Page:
written by Mr. Tony Winger, featured in Educational
Leadership November 2009 | Volume 67 | Number 3
Multiple Measures Pages 73-75
Grading What Matters
No matter how lofty our espoused education goals, our grading practices reveal what we truly value.
When I began analyzing my grading practices several years ago, I was embarrassed by what I found. Although I claimed I wanted my students to think more critically and engage with the world more fully, my grading practices communicated a different message. Students received so much credit for completing work, meeting deadlines, and following through with responsibilities that these factors could lift a student's semester grade to a B or an A, even as other indicators suggested that the student had learned little. My grading practices communicated clearly that, despite my claims to the contrary, students' willingness and ability to comply mattered most.
I've observed that other teachers approach grading similarly. Recently I heard from a parent who, after home-schooling for several years, had enrolled her son in a public school. After just three weeks, her son was failing his language arts class because he had failed to bring a book to read for the daily sustained silent reading time and to return a parent-signed course expectations sheet. The message? Compliance is the priority, and grades have little to do with learning.
An incident in my high school economics class confirms that students have internalized this message. A young man assigned to write an essay on health care turned in a neatly typed, but completely incoherent paper. The introduction supported universal health care, but the conclusion argued against it. I told this student that the paper must be redone. He was incredulous. He pleaded his case fervently, emphasizing that the paper was typed, edited, and completed on time. I explained that although punctuality, neatness, and grammar are important, it was his understanding that mattered most. Apparently 12 years of education had taught him otherwise.
Parent concerns are added proof that our unintended message has been delivered. Time after time, parent inquiry into student performance focuses on missing assignments. Parents want to know what missing work their child can turn in for credit, recognizing, quite accurately, that grades are primarily a reflection of effort rather than progress toward learning goals.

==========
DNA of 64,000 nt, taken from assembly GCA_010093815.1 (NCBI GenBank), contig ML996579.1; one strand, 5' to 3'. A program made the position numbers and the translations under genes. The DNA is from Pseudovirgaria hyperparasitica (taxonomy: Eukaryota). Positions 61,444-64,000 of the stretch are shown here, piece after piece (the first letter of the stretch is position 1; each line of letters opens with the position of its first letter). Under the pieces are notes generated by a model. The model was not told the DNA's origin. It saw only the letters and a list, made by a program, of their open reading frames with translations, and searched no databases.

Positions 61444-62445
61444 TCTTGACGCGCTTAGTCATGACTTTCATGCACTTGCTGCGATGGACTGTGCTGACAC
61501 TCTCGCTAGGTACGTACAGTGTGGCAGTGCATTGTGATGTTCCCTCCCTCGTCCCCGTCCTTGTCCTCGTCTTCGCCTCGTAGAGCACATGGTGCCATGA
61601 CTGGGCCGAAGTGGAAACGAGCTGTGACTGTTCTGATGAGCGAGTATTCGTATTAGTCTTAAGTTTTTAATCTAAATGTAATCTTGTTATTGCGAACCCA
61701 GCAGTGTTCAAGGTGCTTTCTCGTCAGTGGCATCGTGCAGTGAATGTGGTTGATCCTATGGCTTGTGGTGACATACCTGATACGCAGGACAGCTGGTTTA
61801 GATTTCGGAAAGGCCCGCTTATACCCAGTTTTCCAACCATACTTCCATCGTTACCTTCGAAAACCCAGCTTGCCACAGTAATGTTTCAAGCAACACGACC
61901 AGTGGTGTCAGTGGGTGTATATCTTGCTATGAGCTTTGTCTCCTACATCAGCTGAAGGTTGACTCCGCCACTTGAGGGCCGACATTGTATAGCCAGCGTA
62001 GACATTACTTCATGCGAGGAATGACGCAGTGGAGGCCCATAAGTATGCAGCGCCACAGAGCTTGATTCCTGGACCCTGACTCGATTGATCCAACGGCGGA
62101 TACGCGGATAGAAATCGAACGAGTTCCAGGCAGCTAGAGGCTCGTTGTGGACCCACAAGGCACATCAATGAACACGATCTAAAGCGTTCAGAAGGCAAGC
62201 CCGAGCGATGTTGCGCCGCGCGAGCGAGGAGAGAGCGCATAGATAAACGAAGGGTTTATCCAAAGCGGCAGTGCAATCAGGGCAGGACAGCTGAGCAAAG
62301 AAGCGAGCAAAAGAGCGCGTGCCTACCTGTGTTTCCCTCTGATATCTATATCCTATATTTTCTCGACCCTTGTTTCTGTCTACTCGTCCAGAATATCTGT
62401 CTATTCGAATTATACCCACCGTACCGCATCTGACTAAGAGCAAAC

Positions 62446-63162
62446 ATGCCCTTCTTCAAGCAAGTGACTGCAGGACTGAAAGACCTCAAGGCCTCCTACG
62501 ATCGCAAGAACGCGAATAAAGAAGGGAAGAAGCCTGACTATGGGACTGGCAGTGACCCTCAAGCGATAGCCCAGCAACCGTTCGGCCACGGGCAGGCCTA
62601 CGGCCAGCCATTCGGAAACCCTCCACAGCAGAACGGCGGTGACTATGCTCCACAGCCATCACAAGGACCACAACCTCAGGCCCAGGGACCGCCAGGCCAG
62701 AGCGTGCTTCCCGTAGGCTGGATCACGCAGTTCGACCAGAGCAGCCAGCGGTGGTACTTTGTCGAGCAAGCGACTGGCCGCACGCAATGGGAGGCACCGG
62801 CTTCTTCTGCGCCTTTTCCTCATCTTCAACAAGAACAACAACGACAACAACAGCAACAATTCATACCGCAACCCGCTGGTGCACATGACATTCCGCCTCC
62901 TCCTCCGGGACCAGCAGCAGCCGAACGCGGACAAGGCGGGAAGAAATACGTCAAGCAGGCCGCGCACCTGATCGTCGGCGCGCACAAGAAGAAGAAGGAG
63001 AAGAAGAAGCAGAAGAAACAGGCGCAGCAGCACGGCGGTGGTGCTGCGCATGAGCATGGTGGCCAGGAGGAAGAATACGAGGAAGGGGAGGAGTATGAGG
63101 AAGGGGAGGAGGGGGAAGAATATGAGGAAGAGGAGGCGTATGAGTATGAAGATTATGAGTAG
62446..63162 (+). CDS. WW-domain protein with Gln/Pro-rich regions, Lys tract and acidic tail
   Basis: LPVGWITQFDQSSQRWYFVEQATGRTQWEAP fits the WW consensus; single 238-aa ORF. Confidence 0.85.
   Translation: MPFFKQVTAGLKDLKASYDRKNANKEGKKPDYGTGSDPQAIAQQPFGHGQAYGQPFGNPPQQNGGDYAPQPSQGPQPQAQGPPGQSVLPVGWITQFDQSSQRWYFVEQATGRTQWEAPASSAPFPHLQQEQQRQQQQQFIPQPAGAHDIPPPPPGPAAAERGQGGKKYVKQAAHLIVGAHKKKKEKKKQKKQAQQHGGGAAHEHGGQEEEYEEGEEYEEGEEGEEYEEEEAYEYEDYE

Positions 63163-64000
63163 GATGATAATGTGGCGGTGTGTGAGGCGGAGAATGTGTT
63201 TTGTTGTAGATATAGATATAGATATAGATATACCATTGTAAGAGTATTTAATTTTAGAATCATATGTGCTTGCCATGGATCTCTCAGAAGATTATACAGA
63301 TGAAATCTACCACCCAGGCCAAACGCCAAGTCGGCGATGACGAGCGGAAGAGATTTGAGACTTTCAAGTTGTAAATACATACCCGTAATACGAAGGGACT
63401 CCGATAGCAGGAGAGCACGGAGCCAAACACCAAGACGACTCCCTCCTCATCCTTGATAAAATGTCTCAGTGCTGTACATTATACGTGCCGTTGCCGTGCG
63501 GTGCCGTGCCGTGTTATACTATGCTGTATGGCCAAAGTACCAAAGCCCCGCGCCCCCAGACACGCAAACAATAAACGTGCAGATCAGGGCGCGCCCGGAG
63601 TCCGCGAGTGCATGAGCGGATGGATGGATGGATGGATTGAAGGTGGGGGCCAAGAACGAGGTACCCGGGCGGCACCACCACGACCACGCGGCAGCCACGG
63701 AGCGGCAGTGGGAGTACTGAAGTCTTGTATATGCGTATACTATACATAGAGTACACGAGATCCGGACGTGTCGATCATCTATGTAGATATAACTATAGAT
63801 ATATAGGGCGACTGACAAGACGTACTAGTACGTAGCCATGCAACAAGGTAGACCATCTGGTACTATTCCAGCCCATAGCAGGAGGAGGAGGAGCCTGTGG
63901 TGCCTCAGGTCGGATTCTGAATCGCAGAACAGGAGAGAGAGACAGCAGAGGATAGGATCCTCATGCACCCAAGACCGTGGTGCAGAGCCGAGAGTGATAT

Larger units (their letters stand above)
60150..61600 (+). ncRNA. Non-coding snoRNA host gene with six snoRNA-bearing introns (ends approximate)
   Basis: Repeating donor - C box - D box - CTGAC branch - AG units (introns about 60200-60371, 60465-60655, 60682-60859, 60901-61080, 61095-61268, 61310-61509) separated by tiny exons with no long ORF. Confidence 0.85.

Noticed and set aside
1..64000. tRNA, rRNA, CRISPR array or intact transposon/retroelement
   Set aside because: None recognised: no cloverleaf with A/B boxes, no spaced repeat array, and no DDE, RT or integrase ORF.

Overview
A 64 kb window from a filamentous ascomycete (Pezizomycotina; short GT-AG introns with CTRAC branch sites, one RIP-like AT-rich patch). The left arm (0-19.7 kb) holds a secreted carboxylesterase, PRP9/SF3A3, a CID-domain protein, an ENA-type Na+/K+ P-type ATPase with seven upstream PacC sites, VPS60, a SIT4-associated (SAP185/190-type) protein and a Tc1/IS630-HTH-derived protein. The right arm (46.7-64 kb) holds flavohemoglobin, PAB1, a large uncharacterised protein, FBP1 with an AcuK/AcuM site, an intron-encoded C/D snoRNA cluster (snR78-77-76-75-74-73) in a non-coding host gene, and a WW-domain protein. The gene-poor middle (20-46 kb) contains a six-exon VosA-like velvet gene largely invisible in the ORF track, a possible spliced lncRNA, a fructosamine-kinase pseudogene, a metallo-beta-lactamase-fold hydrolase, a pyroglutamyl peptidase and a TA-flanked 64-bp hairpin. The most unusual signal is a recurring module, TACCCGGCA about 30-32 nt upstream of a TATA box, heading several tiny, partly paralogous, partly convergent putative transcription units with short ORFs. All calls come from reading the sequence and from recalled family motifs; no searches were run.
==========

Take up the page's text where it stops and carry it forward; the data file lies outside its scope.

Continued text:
What Do We Measure?
As I reflected on this topic, I resolved to refocus myself and my students on learning. This, of course, required that I know what exactly I meant by student learning. Once more I took a look at my practice, and what I discovered was disturbing. I was not unlike the teacher I spoke with recently who hesitated to test her students after a three-day weekend because she feared they would perform poorly. If we avoid assessing our students after a long weekend, then obviously we are not expecting, nor attempting to assess, enduring understanding in students. Grant Wiggins and Jay McTighe (2005) agree that grades tend to measure students' short-term recall of information, rather than long-term, meaningful understanding.
If we focus predominately on measuring students' compliance and their ability to recall facts, our practices will interfere with our most significant purposes as educators. If we are to shift our focus to higher-level thinking, we must shift our grading practices.
Here's a case in point: imagine that a track coach is preparing his line-up for a district championship meet. He's looking at his sprinters and currently, he has a young woman running an 11.3 second 100 meter dash - a time that may win her a championship; however, there is a huge problem. Back in the start of the season, this same runner was clocked consistently in the 12-second range, often as high as 12.4. Imagine that same coach deciding that he cannot place this athlete in his line-up because while she is running at her personal best, he cannot discount the struggles she endured earlier, struggles that caused her overall season average to hover around 12.0 second mark, a time not likely to medal at districts. Such a decision would be preposterous!